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Solid Conference San Francisco 2014: Complete Video Compilation

Surachart Opun - Tue, 2014-07-29 08:17
Solid Conference focused on the intersection of software and hardware. It's great community with Software and Hardware. Audiences will be able to learn new idea to combine software and hardware. It gathered idea from engineers, researchers, roboticists, artists, founders of startups, and innovators.
Oreilly launched HD videos (Solid Conference San Francisco 2014: Complete Video Compilation Experience the revolution at the intersection of hardware and software—and imagine the future) for this conference. Video files might huge for download. It will spend much time. Please Use some download manager programs for help.
After watched, I excited to learn some things new with it (Run times: 36 hours 8 minutes): machines, devices, components and etc.

Written By: Surachart Opun
Categories: DBA Blogs

The Nature of Digital Disruption

WebCenter Team - Tue, 2014-07-29 08:10
by Dave Gray, Entrepreneur, Author & Consultant

Digital Disruption – The change that occurs when new digital technologies and business models affect the value proposition of existing goods and services or bring to market an entirely new innovation.

Why is the shift to digital so disruptive?

As a global society, we are currently in the process of digitizing everything. We are wrapping our physical world with a digital counterpart, a world of information, which parallels and reflects our own. We want to know everything we can think of about everything we can think of.

This whirl of digital information changes the playing field for businesses, because digital information does not abide by any of the rules that we are used to in business. 

In a digital world, products and services have no physical substance. There are no distribution costs. A single prototype can generate an infinite number of copies at no cost. And since the products and services are so different, the environment around them becomes unstable; as the digital layer interacts with the physical layer, everything in the ecosystem is up for grabs. Suddenly new products become possible and established ones become obsolete overnight.

Science-fiction writer Arthur C. Clarke once said that “Any sufficiently advanced technology is indistinguishable from magic.”

In the business world today, you are competing with sorcerers. You need to learn magic.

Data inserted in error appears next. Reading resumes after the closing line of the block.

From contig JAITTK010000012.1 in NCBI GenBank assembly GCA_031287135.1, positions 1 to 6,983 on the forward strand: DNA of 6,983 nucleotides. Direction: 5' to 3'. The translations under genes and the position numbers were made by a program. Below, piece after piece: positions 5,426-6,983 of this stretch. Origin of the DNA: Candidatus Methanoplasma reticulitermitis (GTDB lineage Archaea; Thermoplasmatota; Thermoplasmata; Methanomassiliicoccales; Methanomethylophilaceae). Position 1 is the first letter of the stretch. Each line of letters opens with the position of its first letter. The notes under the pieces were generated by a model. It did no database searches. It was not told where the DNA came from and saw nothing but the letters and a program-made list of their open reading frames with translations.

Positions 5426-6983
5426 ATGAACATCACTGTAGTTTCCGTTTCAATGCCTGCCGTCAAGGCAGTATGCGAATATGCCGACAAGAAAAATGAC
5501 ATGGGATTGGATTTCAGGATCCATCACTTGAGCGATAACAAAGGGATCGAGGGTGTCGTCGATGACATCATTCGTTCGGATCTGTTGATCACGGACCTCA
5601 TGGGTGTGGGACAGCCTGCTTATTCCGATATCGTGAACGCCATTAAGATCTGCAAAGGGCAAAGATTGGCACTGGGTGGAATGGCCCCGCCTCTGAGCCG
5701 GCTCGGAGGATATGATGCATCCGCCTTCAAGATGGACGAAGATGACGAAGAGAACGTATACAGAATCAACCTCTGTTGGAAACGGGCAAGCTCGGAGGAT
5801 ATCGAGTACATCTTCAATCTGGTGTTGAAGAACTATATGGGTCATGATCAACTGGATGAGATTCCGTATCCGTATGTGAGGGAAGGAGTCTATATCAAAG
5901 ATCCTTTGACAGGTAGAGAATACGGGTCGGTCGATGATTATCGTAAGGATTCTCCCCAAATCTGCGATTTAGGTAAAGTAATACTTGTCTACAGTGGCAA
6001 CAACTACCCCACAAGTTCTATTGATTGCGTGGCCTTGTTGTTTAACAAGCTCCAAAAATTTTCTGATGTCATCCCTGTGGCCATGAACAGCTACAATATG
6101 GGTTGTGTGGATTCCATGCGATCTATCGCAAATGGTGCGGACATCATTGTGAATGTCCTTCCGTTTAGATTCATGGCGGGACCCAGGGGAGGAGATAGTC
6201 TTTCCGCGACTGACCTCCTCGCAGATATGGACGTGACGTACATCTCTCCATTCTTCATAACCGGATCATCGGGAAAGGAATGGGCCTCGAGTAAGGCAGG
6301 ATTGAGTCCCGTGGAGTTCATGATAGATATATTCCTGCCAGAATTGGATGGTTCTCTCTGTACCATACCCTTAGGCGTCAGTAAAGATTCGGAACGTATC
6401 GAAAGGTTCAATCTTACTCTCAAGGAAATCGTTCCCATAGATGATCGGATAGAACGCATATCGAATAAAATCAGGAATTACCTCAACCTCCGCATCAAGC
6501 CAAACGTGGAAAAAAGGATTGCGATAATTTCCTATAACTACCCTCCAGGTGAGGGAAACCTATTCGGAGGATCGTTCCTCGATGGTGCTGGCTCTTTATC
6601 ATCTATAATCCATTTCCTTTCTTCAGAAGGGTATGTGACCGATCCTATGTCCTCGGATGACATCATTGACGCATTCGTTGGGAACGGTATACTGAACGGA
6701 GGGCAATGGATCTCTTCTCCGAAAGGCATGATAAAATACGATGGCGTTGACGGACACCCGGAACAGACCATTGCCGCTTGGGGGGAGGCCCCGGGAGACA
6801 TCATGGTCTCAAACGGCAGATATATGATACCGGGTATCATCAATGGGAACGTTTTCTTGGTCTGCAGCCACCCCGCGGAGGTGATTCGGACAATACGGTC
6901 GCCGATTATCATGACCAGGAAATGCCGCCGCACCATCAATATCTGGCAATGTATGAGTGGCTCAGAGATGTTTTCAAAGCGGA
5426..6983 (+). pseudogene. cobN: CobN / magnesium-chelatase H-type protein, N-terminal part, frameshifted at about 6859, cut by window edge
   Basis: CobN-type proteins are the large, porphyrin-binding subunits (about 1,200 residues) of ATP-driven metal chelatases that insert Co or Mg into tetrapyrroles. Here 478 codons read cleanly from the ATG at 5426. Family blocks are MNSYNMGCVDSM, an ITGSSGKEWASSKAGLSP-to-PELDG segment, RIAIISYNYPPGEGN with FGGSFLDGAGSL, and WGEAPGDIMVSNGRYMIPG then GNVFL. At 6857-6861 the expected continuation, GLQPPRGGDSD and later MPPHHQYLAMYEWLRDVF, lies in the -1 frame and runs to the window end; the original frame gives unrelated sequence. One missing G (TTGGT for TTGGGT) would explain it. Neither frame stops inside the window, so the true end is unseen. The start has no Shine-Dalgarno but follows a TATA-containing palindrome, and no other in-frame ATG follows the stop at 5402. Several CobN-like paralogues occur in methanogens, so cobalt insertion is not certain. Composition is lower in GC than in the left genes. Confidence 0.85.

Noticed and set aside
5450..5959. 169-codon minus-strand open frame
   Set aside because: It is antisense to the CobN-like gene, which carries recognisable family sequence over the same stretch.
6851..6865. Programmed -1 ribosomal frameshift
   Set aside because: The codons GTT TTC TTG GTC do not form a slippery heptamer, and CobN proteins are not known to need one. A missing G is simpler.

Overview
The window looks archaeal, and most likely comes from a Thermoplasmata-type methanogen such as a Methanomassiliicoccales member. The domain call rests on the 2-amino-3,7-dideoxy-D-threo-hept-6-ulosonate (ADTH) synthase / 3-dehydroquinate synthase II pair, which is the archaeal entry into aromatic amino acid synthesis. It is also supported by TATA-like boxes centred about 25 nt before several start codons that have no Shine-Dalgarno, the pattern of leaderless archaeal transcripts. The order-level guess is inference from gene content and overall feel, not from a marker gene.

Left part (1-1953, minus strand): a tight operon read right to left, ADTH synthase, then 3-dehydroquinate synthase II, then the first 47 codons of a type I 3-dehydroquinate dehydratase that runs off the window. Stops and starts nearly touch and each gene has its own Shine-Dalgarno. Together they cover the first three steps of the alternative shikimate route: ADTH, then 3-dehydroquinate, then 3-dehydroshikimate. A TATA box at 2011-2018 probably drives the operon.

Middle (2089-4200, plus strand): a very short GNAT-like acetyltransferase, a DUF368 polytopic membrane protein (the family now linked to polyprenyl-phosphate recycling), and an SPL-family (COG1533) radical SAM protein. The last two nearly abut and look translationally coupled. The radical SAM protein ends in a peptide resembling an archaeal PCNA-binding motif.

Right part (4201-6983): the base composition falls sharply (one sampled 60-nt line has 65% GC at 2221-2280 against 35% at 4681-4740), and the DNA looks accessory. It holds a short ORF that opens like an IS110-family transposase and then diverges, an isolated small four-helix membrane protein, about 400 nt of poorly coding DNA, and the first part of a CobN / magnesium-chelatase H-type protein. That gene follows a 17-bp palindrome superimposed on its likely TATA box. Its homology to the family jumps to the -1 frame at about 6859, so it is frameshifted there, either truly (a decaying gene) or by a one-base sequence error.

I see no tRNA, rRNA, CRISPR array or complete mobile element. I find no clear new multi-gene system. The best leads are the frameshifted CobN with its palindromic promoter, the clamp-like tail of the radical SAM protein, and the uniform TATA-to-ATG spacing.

Let’s take the music industry as an example of how technology changes the playing field. Music used to be very expensive to record and distribute. Every time a new technology comes along, the music industry has had to adjust.

The graph on the left shows units sold in the music industry, by media, since 1973. See the overlapping curves? Each technology has a lifecycle – early in the lifecycle sales are low, but they rise as more people adopt the technology. When a new technology comes along the older technologies suffer. But not to worry, people still need their music, right? Typically the lifecycle curve for “units sold” closely echoes the revenue curve.

But when the product becomes purely digital – when it enters the realm of magic – the cost of making and distributing the product plummets to nearly zero. This means more people can produce and distribute music, more cheaply and easily. More music becomes available to the public and purchases skyrocket – but the price per unit drops precipitously.

Take a look at the two graphs below. The left chart is units sold and the right one is revenue. Note how digital downloads (units sold) have skyrocketed, while the revenue curve is the smallest in years. 

The core issue is that even though unit sales rise rapidly, the price per unit drops so much faster that the revenue from sales fails to make up the difference. The industrial-age company, which has built its business model on the high costs of producing and distributing physical products, now has a high-cost infrastructure which is suddenly obsolete. What was once an asset is now a critical liability. This opens the entire industry to new players who can offer services to this new world at a dramatically lower cost.

The product is now digital. So the album, which you once charged $15 for, now retails for about $10. Ouch. You just lost a third of your revenue. But it gets worse. In the old days you sold music by the album, because the cost to make and distribute single songs on CD kept the cost of singles relatively high. So people would buy albums which contained a lot of songs, it now appears, that they didn’t really want. The chart below compares the typical mix between album and single sales on CD vs. downloads. The product mix has flipped completely, from most people buying albums for $15, to most people buying songs for $1.